I hadn’t thought about the Musette in years. But at Christmas time, in what turned out to be the last year of the Musette’s old life, our friend Angie called us with an invitation: “My sister Sue is in town. Meet us at the Musette for Karaoke on Saturday night”.
Our friendship dates back to the early 1970’s. We met when we worked together at a community agency serving children and adults with disabilities. The Musette was called the World Famous Frank’s Musette then. Legend had it that Frank saw the world during World War II, came back home to this sleepy neighborhood, and opened a bar.
It was a meeting place across the street from the agency where we worked – our first real adult world jobs. It was one in a row of old brick storefronts – the faucet shop, the dry cleaners, the Ace Hardware store with its wide worn board plank floor, on what was once the main street of the small town of Benson
In this first year that I was legal, it seemed quite dizzying to enter the Musette, to walk past the hunched-over working class backs on the stools along the bar, with a nod to Frank, to be thought of as adult. In summer, it was a dark smoky cave, cool to come into from the incredible summer heat, with beer in a cool gold stream from the tap.
“Meet me at the Musette after work”. It was a message that would circulate a couple of times a week, sometimes because it was Friday, sometimes because it had been a rough day. We were developing a new model of community services which brought children and adults out of large custodial institutions. They’d live in group homes or apartments or back in their homes; they’d spend their days in vocational workshops or special education classrooms. We had things to prove: convince legislators to keep funding the services; convince parents that community life was right for their young adult children; struggle with those young adults to break through years of inertia and disconnection with the outside world. We deconstructed our days, our lives, our culture and what it valued or devalued; tried to make sense of the dialectics of change and resistance, love and desire, oppression and rebellion, on the large stage of the world, and this smaller stage of our own lives, here in Benson and here at the Musette.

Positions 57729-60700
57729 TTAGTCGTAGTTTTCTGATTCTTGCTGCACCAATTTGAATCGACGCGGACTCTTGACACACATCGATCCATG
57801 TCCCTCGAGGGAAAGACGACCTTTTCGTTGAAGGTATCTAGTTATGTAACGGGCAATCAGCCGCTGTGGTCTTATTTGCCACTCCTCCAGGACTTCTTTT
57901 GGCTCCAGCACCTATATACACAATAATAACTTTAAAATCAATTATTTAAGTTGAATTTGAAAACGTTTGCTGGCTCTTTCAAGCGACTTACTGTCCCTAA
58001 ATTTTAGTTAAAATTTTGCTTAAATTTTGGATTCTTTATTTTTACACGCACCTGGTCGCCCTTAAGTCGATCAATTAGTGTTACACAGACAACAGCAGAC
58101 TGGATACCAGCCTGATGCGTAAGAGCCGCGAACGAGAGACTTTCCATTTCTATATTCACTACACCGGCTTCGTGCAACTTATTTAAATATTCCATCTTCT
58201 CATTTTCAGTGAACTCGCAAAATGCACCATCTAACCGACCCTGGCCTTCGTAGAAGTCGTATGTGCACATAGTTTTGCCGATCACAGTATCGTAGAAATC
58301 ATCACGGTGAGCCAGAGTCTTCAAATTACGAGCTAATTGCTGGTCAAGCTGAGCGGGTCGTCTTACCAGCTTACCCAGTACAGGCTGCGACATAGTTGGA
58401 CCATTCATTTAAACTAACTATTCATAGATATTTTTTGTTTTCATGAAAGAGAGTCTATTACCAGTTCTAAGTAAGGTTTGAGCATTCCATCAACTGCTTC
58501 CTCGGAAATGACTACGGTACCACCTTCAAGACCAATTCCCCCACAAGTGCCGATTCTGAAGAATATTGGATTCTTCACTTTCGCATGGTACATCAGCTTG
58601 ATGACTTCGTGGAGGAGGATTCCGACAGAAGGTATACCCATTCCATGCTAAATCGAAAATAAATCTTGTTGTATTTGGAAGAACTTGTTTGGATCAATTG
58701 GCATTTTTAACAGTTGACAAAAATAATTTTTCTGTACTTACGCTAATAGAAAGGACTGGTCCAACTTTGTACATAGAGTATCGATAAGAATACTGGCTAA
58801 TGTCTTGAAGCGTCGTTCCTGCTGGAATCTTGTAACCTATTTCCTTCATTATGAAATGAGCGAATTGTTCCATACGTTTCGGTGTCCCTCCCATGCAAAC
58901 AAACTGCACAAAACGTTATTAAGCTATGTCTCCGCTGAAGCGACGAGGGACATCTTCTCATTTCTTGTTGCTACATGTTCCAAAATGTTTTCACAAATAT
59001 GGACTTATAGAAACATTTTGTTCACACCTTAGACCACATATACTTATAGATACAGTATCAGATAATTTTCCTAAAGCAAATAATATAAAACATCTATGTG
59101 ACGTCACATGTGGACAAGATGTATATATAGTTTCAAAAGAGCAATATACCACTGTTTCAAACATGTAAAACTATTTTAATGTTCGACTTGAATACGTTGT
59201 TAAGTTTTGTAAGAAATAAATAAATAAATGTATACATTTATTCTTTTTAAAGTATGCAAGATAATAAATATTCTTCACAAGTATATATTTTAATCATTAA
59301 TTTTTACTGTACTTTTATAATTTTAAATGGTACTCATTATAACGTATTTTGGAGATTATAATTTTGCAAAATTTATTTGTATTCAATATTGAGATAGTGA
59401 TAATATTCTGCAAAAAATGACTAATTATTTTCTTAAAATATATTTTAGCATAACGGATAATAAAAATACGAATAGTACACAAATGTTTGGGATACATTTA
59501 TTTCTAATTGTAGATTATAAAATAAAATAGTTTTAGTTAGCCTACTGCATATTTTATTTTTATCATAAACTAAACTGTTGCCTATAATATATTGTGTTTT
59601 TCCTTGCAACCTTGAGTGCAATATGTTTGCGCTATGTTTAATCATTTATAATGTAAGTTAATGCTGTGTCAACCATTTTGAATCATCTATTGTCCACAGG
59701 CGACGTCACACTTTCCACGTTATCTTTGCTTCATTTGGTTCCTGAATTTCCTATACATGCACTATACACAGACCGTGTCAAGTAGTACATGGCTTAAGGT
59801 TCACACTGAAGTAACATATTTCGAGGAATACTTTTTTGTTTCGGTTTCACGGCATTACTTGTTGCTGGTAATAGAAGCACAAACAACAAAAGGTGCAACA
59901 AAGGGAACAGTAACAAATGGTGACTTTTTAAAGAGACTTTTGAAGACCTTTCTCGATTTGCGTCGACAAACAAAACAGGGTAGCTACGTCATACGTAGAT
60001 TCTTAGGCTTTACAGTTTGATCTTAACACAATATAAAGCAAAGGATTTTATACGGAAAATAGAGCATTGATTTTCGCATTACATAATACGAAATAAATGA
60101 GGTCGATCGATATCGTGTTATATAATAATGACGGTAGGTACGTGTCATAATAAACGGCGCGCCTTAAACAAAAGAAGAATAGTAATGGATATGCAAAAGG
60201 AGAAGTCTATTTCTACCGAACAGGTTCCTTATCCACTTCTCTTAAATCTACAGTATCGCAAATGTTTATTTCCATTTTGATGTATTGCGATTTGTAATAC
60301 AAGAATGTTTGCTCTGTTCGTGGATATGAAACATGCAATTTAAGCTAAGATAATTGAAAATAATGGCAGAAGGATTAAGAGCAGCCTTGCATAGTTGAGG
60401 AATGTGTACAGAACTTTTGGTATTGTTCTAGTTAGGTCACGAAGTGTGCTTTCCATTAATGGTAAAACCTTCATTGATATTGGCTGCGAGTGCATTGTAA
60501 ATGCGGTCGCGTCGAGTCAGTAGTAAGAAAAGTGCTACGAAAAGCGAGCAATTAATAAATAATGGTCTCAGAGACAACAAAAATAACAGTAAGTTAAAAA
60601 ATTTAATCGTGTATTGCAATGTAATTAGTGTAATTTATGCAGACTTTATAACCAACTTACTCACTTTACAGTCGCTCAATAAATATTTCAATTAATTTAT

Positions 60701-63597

I first met Karla at the Musette. She was a former hairdresser with a brand new theology degree, full of questions and curiosities, ready to test herself, ready for a useful life. Karla was a Mercy Girl who grew up in South Omaha, Polish and Catholic. Once she showed me a sheet of lined notebook paper from her Mercy High School Religion class. An indented list neatly labeled: “Selection of a Husband. A. For Life. B. Qualities. Faithful in Religion. Industrious. Moral. Thrift. Drink. Masculinity. Neatness. Normality of Sex Attitudes. Condition of Parental Home. Is he handsome. How many girlfriends did he have before. This list, with no interpretive answer key, and presumably compiled by good hearted but never-married nuns, guided Karla into a short and disastrous first marriage; which had just ended when I met her.